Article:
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Opinion
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Guest Column
Where is the equity in Hillsborough County redistricting? | Column
Hillsborough needs more commission seats to better represent its population.
The Hillsborough County Board of Commissioners consists of four single-member regional district representatives and three countywide representatives. Seven elected officials have represented Hillsborough County since 1983 when this format was adopted, at a time when we had a population of 700,000 people. However, we have more than doubled our population to over 1.5 million.
The Hillsborough County Board of Commissioners consists of four single-member regional district representatives and three countywide representatives. Seven elected officials have represented Hillsborough County since 1983 when this format was adopted, at a time when we had a population of 700,000 people. However, we have more than doubled our population to over 1.5 million. [ Bernadette Berdychowski ]
Published Oct. 11
Updated Oct. 11

The progressive buzzword of the year is “equity,” and in modern political theory it would mean that we must alter social systems in order for underprivileged groups to achieve the same outcomes as more privileged groups. Our county commissioners here in Hillsborough like to preach the concept of equity in rhetoric, but when it’s time to put that concept into practice, they throw equity out of the window in favor of self-serving partisan politics, as in the case with redistricting.

Jake Hoffman
Jake Hoffman [ Provided ]

The proposed redistricting maps are drawn for the sole purpose of maintaining winnable seats for the sitting county commissioners at the behest of under-represented communities such as Hispanics and African-Americans. If these progressive commissioners truly believed in “equity,” then the only solution they would preach is expanding the number of districts from seven to 11, and providing fair districts.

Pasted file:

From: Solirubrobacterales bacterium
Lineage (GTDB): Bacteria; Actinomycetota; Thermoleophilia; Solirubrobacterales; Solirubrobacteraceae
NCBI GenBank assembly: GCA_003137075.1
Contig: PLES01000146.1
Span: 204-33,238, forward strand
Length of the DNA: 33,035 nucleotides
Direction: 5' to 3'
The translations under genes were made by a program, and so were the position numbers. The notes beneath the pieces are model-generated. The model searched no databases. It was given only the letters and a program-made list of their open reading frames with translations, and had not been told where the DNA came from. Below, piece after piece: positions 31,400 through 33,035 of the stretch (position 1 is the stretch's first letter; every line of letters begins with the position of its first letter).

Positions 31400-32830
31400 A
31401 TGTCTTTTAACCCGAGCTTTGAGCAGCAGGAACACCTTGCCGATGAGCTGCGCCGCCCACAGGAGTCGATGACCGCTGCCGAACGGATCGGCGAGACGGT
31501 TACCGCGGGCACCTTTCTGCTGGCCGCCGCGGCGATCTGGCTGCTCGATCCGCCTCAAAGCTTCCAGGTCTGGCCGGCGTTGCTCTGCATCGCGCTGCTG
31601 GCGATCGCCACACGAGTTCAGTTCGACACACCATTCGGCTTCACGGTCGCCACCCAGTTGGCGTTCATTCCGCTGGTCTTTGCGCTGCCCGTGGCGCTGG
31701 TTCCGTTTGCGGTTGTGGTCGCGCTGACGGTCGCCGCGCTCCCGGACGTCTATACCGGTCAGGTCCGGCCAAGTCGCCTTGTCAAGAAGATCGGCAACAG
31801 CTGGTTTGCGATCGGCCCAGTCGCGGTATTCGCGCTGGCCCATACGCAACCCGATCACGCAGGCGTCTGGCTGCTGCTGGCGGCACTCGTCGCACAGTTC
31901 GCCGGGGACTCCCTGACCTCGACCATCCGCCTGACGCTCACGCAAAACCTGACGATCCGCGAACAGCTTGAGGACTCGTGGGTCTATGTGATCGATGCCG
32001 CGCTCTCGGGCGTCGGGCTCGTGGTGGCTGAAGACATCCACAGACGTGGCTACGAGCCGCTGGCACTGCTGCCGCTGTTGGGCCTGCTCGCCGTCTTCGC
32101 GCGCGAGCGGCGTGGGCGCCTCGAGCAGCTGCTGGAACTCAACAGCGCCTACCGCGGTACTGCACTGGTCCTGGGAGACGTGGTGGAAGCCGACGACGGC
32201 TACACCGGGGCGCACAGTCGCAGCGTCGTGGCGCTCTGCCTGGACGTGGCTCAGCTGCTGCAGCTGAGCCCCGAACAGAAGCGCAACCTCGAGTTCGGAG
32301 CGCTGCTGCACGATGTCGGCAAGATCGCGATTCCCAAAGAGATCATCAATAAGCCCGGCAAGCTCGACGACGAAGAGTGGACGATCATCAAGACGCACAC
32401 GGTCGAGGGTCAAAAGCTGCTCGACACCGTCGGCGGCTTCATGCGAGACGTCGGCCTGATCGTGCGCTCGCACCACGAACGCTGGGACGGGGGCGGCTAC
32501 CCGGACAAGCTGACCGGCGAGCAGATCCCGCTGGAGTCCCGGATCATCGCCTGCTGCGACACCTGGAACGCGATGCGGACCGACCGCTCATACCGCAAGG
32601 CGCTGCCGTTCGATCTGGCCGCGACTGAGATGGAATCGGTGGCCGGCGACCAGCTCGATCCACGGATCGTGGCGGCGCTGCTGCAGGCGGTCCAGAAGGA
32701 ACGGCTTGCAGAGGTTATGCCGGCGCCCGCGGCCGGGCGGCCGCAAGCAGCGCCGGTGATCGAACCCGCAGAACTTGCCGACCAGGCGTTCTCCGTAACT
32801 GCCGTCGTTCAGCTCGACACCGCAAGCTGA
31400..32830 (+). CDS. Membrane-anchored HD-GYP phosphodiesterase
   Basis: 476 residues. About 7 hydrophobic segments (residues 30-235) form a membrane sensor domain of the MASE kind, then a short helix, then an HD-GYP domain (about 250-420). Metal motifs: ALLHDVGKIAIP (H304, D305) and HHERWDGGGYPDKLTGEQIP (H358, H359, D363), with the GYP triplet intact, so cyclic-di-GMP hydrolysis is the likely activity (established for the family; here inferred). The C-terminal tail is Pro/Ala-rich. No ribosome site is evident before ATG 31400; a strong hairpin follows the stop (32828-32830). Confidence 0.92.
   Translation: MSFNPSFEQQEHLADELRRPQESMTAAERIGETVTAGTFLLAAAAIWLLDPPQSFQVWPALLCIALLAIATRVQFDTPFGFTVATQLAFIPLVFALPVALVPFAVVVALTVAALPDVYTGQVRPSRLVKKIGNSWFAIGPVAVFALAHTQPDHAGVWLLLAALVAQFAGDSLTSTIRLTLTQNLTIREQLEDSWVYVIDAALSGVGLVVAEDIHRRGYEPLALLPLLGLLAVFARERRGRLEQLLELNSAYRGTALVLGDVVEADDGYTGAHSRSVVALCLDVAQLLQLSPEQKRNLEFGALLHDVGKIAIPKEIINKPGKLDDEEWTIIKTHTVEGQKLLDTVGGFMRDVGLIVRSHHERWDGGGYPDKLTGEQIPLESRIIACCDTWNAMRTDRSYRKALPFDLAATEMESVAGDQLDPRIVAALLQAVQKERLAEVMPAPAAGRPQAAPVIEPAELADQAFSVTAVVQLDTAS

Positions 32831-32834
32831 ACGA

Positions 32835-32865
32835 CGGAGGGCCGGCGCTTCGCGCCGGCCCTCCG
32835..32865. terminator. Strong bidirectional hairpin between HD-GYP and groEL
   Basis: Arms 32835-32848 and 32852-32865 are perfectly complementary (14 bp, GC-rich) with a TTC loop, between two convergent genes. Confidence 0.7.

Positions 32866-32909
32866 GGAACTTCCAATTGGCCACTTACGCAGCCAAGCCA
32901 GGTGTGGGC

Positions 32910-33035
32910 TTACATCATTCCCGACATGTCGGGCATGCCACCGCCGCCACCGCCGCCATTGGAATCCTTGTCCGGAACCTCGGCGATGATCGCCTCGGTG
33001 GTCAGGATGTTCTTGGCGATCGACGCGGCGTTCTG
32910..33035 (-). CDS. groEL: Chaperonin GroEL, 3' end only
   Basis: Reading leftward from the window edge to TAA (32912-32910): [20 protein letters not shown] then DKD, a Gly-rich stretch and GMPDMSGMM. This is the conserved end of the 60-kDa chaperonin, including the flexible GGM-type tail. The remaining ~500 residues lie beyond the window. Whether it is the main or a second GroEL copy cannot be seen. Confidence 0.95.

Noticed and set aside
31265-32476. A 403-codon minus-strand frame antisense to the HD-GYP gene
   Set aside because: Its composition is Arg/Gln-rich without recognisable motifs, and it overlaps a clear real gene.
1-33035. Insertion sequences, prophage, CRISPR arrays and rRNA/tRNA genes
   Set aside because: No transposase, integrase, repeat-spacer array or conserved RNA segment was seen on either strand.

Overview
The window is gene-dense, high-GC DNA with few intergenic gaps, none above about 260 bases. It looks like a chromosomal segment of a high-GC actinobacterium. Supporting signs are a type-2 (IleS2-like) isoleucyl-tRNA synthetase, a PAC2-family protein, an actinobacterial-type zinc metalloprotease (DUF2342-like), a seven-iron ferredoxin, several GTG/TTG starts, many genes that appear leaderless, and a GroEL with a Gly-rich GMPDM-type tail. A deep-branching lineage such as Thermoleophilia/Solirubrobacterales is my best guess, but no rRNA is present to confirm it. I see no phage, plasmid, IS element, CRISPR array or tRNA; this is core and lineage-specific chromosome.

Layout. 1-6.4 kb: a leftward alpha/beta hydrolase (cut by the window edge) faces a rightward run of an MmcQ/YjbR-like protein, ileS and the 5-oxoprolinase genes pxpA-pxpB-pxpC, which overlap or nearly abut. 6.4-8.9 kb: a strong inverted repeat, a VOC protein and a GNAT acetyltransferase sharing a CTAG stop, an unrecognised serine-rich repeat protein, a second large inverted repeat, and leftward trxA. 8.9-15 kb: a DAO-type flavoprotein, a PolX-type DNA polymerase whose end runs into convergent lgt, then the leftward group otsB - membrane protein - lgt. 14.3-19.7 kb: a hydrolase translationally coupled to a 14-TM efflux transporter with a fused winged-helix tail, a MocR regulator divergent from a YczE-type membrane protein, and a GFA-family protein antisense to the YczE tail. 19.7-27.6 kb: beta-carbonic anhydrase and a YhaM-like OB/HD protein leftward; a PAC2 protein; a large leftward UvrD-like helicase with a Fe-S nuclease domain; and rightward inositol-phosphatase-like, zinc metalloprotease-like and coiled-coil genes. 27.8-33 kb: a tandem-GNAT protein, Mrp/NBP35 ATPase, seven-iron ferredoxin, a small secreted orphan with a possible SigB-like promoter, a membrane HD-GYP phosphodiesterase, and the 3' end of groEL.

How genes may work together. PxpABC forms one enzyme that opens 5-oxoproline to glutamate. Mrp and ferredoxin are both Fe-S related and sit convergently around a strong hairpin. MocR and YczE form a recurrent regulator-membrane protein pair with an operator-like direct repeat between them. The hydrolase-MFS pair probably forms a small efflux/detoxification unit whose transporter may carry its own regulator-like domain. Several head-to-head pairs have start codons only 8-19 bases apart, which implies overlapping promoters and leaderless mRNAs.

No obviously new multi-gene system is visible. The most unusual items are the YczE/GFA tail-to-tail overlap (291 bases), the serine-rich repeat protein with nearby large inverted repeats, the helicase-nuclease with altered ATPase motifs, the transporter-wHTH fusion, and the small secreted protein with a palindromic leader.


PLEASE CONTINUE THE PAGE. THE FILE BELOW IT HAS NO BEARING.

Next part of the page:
The Board of County Commissioners (BOCC) consists of four single-member regional district representatives and three countywide representatives. Seven elected officials have represented Hillsborough County since 1983 when this format was adopted, at a time when we had a population of 700,000 people. However, we have more than doubled our population to over 1.5 million, and that number is climbing rapidly. Unlike state or federal redistricting where districts are rebalanced every decade to account for the population growth and decline, Hillsborough County is not required to rebalance based on population growth or demographic shifts.

Hillsborough can self-regulate and solve this problem by creating nine single-member districts representative of more cohesive communities and two county-wide representatives, expanding the total number of seats from seven to 11, better representing the exponential growth of Hillsborough.

The gerrymandered maps we have right now include ridiculous districts that sprawl from the University of South Florida to Sun City Center, or another that combines Town N’Country with Apollo Beach. Does Brandon have the same needs as Keystone? These are real examples on the proposed maps, and it’s obvious these districts have grown too large and diverse to be represented by seven county commissioners, but nobody seems to care.

Why is it when here in Hillsborough, where the County Commission is no stranger to skirting legal processes, activists are silent, complicitly accepting gerrymandered partisan maps, which heavily favor the affluent white liberal demographic?

Included in all proposed maps, there is a single-member district that is about 38% African-American, even though African-American residents only account for 15% of the total population of Hillsborough County. While this ensures one Black representative, it also ensures there will never be two or three. If we added districts there could easily be two or three Black representatives, drastically shifting representation for the Black community.

Most egregiously, we have a 30%+ Hispanic population in Hillsborough and not a single district designated for that community. There is no Hispanic representation on the board currently, and our current options ensure they won’t be for the next decade due to the limited number of commissioners and their unwillingness to give power to minorities.

Then there’s veterans, who also make up 15% of our population; shouldn’t they get a special district that ensures they get a representative on the County Commission? How about young adults, who rarely get represented on the commission because of the prohibitive costs of running such a large political campaign?

Still there is silence. The same political organizations who constantly complain about “Republican gerrymandering” are doing nothing to hold the commissioners’ feet to the fire to deliver fair districts: Those groups seem content with encouraging gerrymandering as long as the white people on the commission are Democrats. So much for equity.

Ultimately, it is the very same minority communities who they claim to care about, desperately in need of equity, who won’t get it, and ironically will suffer the most because of the desire from a few predominately old, hypocritical, white liberals to maintain a firm grip on power.

Jake Hoffman, a Republican, is a candidate for Florida House of Representatives in Hillsborough County.